Christ didn’t give the keys of his church to Boris

This may be a good time for us to remember who holds the keys to the church in the UK. 

The church doesn’t belong to you or to me. It doesn’t belong to the church members, or trustees, or the denomination. It doesn’t belong to the Charity Commission. It doesn’t belong to the UK government. It belongs to the risen and ruling, Lord Jesus Christ. Jesus said: “I will build my church” (Matt 16:18). He has supernaturally rescued a people from their sins and called us into his church. The only head of that church is Jesus Christ (Eph 5:23); he runs the show and gathers us in. 

This isn’t true of our shops, and businesses, sports clubs, or social groups, including Christian organisations. They belong to their legal owners or trustees, who are free to open and shut them in whatever ways they wish, subject to UK law. God has given significant authority to the state to rule the UK; he’s even handed Boris Johnson a “sword” (Rom 13:4), with which he can punish and fine lawbreakers. Boris has divinely-given jurisdiction over the United Kingdom. 

But Jesus Christ has not handed the keys of his church to the Prime Minister. Christ has cut his church a set of keys (Matt 16:19; 18:18), which open and shut his church; these keys admit and expel people from the gathering. In church history, there’s been disagreement over who precisely holds the keys – is it the congregation? Is it the elders? But Reformed churches have been very clear that Jesus didn’t hand them to the state. 

So, Boris does not have the authority to shut the doors to the church of Christ. Yes, God has given Boris his sword, and we should pray for him to wield it well. That sword could hurt us. That sword could take away our (earthly) assets. But Jesus Christ did not give Boris, or SAGE advisors, the keys to his church. And as the church, we must not hand those keys over.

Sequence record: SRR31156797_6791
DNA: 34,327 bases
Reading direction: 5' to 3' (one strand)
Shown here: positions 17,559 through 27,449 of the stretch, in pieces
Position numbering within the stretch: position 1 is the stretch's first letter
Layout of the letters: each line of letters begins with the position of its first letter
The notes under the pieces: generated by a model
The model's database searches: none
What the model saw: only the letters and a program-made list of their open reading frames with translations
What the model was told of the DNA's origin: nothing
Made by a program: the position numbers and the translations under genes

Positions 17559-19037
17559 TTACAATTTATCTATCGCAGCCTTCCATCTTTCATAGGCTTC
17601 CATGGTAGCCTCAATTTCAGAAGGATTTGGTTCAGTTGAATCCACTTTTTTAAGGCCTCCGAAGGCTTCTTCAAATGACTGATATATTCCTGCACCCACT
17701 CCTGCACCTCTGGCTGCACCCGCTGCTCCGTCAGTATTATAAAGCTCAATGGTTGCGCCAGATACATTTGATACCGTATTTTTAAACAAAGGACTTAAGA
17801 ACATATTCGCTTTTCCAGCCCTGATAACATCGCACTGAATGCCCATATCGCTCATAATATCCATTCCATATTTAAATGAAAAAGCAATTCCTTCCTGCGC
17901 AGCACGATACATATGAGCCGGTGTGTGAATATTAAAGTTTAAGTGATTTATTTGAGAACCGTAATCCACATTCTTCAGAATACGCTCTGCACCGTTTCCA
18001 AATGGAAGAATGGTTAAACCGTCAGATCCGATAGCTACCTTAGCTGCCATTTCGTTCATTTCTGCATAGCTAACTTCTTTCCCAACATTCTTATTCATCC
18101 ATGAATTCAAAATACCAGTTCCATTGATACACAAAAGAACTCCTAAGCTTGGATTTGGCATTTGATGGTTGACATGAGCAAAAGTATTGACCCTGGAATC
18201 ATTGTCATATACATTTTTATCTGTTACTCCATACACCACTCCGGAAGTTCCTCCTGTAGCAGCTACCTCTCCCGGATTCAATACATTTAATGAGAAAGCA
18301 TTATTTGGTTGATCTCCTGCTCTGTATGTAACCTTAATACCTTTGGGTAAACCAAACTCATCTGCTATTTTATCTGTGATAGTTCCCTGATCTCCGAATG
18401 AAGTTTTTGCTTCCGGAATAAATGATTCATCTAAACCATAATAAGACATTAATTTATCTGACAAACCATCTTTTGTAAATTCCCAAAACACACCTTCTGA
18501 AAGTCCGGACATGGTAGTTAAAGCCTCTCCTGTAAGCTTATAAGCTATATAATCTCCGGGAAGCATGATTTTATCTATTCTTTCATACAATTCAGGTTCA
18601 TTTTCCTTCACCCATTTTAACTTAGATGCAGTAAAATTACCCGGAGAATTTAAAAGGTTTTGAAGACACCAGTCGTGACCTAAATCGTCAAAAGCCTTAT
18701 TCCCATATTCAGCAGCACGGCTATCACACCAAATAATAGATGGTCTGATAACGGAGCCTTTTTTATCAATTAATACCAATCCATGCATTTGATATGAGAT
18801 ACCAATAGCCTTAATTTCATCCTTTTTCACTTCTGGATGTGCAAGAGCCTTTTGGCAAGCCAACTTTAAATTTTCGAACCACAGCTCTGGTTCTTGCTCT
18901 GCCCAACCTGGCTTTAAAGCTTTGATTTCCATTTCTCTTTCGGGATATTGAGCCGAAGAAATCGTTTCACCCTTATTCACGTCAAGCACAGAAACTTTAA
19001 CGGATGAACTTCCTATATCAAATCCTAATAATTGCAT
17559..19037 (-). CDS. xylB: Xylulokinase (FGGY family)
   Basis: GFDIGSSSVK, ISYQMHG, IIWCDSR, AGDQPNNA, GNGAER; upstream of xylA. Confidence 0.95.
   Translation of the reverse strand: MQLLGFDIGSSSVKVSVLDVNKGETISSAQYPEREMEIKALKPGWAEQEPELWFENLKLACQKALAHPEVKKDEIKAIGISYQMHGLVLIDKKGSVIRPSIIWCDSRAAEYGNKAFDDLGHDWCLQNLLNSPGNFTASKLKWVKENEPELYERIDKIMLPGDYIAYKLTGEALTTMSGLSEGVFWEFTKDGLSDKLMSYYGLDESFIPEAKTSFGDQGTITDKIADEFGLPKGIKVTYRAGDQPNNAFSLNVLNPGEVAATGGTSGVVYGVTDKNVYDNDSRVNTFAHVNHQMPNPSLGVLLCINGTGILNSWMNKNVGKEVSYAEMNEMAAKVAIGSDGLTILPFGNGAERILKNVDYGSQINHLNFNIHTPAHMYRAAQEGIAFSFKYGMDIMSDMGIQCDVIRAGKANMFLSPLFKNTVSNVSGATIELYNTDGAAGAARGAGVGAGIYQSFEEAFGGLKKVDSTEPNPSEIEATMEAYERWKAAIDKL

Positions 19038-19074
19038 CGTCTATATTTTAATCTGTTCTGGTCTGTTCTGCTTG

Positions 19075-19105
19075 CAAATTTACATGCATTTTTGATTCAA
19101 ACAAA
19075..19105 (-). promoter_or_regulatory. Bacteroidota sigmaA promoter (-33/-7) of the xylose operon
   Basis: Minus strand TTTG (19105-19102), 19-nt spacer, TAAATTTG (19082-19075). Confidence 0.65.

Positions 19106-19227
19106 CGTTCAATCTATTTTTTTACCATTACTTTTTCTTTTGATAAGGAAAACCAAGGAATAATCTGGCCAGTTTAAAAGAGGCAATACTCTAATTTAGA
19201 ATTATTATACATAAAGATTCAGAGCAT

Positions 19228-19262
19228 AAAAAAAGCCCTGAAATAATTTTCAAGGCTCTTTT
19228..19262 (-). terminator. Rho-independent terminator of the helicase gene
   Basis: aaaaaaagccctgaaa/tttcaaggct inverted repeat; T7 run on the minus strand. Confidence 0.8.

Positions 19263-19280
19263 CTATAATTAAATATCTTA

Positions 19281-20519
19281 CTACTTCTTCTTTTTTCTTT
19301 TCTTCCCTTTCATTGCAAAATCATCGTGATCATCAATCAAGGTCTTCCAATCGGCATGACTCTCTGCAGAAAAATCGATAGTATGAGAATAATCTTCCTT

The church can be asked to close her doors for the sake of public health. In an emergency, there can be good grounds for suspending a gathering (Matt 24:20). I concede that if a particular meeting immediately endangered life, the state could justly order it to close e.g. the building was unsafe. But the decision whether to open or close the church of Christ in this land does not lie with the British government. They can ask, and strongly advise us to close (and we may well agree), but it is for the church to carefully weigh and decide when to use the keys. It’s my observation that, during this challenging crisis, Christians have paid far more attention to the sword of the state, than the keys of the church. We mustn’t let the Prime Minister’s God-given, weighty sword blind-side the church into giving away Christ’s keys.

Brothers and sisters, this is a difficult time, when hard decisions need to be made by both the UK government and church elders. But, let’s keep crystal clear in our minds the crown rights of King Jesus over his church.